South Africa asks ICJ to stop Israeli attacks on Rafah


South Africa (South Africa) asked the United Nations (UN) high court to order Israel to stop its military attack on Rafah in southern Gaza.

They presented their case at a two-day hearing at the International Court of Justice (ICJ) in The Hague. Israel will deliver its response in court on Friday (17/5/2024) local time.

South Africa is also trying to force Israel to allow unimpeded access to Gaza for aid workers, journalists and investigators.

The court is already considering a case filed by South Africa in January accusing Israel of genocide against Palestinians in Gaza. Israel rejected the claim as false and highly distorted.

Israel began its offensive against Hamas in Rafah 10 days ago, amid warnings from the UN and others of grave risks to civilians. More than one million refugees have taken refuge in Rafah and nearly 600,000 people have fled there since the start of the operation.

South Africa’s appeal to the court accused Israel of carrying out genocidal operations in Rafah and elsewhere in Gaza, and said the operations should be ordered to stop.

Speaking in court at the start of the hearing, South African lawyer Vaughan Lowe KC said that evidence of horrific crimes and atrocities were completely destroyed and bulldozed, essentially erasing the bad record for those who had committed these crimes and making a mockery of justice.

Israel said its attack on Rafah was necessary to destroy the remaining Hamas battalion based there and to rescue about 130 Israeli hostages it believed were being held there.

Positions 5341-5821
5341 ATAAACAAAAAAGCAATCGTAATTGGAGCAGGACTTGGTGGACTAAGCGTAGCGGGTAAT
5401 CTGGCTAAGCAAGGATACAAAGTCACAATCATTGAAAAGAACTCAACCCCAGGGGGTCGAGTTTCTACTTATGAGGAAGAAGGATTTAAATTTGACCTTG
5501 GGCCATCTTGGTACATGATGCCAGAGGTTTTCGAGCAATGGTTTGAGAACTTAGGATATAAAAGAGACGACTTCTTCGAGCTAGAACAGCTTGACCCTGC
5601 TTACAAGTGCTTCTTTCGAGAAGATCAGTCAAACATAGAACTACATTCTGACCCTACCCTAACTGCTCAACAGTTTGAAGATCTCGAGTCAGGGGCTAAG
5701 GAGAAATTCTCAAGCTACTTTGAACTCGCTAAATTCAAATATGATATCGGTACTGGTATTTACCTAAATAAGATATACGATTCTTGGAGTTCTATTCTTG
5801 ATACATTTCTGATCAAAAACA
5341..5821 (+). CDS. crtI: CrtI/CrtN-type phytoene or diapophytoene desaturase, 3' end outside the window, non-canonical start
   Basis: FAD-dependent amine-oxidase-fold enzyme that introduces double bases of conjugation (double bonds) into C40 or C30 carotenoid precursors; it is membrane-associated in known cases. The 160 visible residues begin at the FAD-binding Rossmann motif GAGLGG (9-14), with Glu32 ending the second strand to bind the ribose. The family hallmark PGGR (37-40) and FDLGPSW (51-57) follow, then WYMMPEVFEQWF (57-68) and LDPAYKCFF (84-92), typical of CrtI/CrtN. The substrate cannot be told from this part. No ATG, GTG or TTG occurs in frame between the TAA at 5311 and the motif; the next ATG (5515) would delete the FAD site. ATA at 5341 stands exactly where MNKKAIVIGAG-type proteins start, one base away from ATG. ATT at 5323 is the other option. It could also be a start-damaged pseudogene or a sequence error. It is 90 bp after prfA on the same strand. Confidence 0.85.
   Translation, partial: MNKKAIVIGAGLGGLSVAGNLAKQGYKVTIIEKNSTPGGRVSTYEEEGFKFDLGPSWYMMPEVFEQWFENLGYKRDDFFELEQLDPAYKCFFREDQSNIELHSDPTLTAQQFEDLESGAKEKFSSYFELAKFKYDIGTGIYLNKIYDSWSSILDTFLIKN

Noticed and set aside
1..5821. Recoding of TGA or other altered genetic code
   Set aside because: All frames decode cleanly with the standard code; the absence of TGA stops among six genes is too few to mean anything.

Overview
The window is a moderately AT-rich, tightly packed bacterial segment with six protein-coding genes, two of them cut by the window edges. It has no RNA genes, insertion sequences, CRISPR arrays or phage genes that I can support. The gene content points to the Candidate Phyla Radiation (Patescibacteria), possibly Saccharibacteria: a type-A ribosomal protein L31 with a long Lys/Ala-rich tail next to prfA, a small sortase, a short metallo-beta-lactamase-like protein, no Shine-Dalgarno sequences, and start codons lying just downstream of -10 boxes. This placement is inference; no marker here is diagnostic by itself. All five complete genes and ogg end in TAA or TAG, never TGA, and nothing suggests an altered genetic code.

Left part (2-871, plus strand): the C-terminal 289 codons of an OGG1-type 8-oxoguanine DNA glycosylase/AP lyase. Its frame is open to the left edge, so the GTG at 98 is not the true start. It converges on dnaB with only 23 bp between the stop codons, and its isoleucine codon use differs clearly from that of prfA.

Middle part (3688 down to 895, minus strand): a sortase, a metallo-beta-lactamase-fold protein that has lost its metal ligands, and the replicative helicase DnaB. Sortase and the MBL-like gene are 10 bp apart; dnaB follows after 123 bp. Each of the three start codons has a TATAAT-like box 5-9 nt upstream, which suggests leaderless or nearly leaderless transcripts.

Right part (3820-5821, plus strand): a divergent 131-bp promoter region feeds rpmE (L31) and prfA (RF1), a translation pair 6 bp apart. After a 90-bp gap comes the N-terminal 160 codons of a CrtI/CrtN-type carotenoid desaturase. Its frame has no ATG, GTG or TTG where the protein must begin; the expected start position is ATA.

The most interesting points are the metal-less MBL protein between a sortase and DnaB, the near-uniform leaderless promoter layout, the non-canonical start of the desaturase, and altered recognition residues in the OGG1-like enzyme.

In January, in a highly charged and closely watched case around the world, the ICJ ordered Israel to take action to prevent potential acts of genocide in Gaza. It also orders Israel to do more to enable the provision of aid to the people there.

The court’s then president, Joan Donoghue, told the BBC last month that the ICJ had not ruled that there was a plausible case of genocide, but rather that the Palestinian people had a right to be protected from genocide, as South Africa claimed.

The ICJ is not expected to issue a decision on genocide cases for several years. Its decisions are legally binding, but in practice cannot be enforced by the courts.

This latest application is the third that South Africa, whose governing party has a long history of solidarity with the Palestinian cause, has submitted to the ICJ against Israel’s actions in Gaza.

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